RedPrairie to Buy JDA for $1.9 Billion
November 6, 2012 Alex Woodie
JDA Software, a publicly held developer of retail management and supply chain planning software, has agreed to be bought by RedPrairie, a privately held developer of supply chain execution and warehouse management software, for $1.9 billion. When fully merged, the new RedPrairie will have about $1 billion in annual revenue, and compete globally with Oracle and SAP. However, a wide mix of platforms used by both companies raises new questions on the long-term plan for JDA’s loyal IBM i customer base.
Rumors started swirling a week ago that JDA Software had hired JPMorgan Chase to handle JDA’s sale. The company had initially planned to delay announcing its third-quarter financial results and any news about a possible sale until today. But last Thursday, just as the Northeast and Wall Street were recovering from the punch in the gut that was Superstorm Sandy, JDA quietly announced its numbers and the deal with RedPrairie.
JDA says its board has approved an all-cash offer by an affiliate of RedPrairie for $45 per share, representing a 33 percent premium to JDA’s stock price on October 26, the day before rumors surfaced that JDA was exploring a sale. The transaction has a total value of about $1.9 billion (compared to JDA’s market capitalization of $1.46 billion on October 25), and is expected to be completed before the end of the year.
The combined company will be led by current JDA chairman and CEO Hamish Brewer, and include executives from both companies, although the board will be composed entirely of RedPrairie’s current board, plus Brewer. The new RedPrairie will have nearly $1 billion in revenue, nearly 5,000 employees and about 4,000 customers around the world; JDA had 2,700 customers, RedPrairie 1,400, and there’s probably some overlap.
Brewer says the deal will combine “highly complementary” product suites. “The combined company will have a unique ability to address our customers’ increasingly complex needs with a full spectrum of solutions for planning and execution across the entire value chain,” he says in a press release.
The heritage for Alpharetta, Georgia-based RedPrairie, which is owned by New Mountain Capital LLC, is in supply chain execution products. As such, it has developed warehouse and transportation management systems; workforce management and store operations software; and ecommerce software. Much of RedPrairie’s development over the last 10 years has been in Java.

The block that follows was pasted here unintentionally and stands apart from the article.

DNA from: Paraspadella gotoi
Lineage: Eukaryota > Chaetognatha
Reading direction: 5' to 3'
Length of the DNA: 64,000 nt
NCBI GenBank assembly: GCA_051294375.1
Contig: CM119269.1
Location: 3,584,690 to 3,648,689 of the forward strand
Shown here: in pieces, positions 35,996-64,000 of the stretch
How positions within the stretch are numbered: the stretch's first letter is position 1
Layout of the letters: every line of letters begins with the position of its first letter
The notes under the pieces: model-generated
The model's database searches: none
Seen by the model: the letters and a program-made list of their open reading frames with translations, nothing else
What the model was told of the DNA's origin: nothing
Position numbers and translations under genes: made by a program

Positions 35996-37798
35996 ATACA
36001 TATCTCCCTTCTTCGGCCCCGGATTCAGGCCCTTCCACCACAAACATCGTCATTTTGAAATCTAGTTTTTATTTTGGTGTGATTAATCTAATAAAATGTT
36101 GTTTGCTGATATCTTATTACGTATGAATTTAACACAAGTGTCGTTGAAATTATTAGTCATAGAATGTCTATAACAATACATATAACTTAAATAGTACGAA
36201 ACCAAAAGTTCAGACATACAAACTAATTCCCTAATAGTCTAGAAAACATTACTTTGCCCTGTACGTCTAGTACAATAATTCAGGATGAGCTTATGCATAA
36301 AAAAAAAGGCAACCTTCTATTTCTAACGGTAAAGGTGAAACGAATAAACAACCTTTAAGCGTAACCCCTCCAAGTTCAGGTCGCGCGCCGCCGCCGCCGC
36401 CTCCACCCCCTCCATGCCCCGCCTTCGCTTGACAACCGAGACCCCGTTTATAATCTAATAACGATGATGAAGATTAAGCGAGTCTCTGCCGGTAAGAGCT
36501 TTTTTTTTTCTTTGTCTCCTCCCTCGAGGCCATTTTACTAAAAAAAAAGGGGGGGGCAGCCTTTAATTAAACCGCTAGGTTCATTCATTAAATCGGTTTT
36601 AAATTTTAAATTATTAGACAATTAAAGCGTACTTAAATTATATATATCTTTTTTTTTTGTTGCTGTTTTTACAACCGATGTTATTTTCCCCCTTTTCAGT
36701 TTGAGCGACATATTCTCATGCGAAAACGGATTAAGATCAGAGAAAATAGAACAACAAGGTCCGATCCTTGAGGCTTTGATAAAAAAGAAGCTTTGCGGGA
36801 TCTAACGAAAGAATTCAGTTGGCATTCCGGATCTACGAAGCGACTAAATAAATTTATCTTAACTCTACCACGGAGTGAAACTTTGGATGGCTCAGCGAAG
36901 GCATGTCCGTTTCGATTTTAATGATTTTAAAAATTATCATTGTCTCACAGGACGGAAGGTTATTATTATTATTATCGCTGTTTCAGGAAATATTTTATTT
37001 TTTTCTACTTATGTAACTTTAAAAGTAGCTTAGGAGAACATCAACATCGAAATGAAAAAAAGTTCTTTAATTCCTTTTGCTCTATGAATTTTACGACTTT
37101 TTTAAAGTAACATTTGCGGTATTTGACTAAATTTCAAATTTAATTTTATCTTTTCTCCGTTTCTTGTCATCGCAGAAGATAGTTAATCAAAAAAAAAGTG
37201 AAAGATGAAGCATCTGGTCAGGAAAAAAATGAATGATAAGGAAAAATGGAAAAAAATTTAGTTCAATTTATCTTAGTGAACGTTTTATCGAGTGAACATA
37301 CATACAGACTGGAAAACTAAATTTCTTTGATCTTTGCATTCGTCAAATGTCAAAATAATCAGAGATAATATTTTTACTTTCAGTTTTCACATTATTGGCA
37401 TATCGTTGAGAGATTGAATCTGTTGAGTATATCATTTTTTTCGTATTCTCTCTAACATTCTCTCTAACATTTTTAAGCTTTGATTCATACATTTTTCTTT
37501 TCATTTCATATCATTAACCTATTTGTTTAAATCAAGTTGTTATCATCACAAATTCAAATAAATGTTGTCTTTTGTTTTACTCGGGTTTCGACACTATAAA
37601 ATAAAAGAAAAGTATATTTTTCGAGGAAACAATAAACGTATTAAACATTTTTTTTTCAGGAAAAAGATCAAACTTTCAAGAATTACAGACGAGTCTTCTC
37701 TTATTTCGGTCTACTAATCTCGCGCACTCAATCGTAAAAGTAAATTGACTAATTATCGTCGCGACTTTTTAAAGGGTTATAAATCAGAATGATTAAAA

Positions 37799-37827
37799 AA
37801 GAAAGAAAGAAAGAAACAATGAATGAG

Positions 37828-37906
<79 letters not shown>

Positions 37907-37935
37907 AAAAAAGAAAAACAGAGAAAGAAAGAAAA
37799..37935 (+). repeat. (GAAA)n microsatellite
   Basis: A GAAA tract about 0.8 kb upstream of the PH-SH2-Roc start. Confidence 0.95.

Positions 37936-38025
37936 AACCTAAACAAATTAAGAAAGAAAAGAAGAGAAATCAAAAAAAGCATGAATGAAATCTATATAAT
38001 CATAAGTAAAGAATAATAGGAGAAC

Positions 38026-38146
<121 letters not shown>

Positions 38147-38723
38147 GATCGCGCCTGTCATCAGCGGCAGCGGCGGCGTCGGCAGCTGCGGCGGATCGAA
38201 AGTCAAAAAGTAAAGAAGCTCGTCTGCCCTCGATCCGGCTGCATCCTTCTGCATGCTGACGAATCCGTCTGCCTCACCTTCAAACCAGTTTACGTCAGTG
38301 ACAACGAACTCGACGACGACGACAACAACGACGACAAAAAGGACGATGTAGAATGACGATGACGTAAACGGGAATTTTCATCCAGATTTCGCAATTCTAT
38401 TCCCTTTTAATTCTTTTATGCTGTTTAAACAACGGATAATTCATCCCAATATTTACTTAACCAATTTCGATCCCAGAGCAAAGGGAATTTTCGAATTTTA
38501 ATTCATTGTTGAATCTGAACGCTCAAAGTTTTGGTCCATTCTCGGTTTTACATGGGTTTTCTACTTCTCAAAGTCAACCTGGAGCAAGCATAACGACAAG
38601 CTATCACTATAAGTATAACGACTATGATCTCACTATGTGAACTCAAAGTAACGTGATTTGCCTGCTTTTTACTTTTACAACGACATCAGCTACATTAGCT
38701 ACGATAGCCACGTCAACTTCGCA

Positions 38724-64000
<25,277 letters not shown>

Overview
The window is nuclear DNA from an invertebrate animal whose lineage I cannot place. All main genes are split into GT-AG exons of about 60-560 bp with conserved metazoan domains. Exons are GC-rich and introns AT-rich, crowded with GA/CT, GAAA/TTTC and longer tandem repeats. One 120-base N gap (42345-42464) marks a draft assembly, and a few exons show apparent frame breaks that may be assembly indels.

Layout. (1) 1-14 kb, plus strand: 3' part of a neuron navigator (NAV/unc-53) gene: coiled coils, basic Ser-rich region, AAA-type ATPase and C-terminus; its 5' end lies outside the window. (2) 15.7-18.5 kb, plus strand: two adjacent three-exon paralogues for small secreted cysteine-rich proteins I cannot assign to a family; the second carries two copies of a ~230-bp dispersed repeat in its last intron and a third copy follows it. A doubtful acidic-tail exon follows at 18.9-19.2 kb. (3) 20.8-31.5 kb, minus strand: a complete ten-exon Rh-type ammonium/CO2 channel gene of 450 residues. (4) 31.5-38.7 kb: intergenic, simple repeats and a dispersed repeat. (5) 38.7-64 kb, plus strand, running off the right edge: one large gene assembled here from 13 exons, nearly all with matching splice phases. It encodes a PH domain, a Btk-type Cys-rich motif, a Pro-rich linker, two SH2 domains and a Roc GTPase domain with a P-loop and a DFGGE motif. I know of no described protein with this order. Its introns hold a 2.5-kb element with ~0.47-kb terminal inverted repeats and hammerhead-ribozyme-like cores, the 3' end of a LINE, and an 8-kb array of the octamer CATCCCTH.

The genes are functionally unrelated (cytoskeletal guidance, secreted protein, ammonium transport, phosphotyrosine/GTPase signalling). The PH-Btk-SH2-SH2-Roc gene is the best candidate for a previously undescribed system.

Scottsdale, Arizona-based JDA has also embraced a Java development strategy for extending its heritage products, which includes the IBM i-based Merchandise Management System (MMS). However, it had a Windows .NET strategy before that. While JDA’s initial focus was development of ERP systems for retailers, it has widened its coverage considerably–to supply chain planning, replenishment planning, and store planning–through acquisitions of E3, Arthur, Intactix, Manugistics, and i2 Technologies.
In a FAQ posted to JDA’s website, JDA tells its customers no changes are currently planned for platform support at this time. “Customers will not experience any impact to their product support at this time. Once the transaction is finalized, senior management and the support teams from both companies will begin a comprehensive process regarding future customer support plans.”
In 2005, JDA pledged to support its IBM i products, including MMS and the E3 planning product, at least through 2015, as part of its Investment Protection Program. It doesn’t appear that JDA has revisited that topic since then.
However, 2015 is now just 26 short months away, and the several hundred users of the IBM i-based MMS and E3 products–who have been prickly to suggestions regarding migrating off the midrange server in the past–will undoubtedly want to know how the converged JDA-RedPrairie product roadmap will affect them.
In other news, JDA also announced its third quarter financial results. The company reported revenue of $164.5 million, down 5 percent from the same quarter a year ago. Adjusted EBITDA was $44.5 million in the third quarter 2012, compared to $52.9 million in the third quarter of 2011. JDA investors were able to sell their shares in a company with declining revenue and profitability at all-time highs for the stock, which is always a nice thing.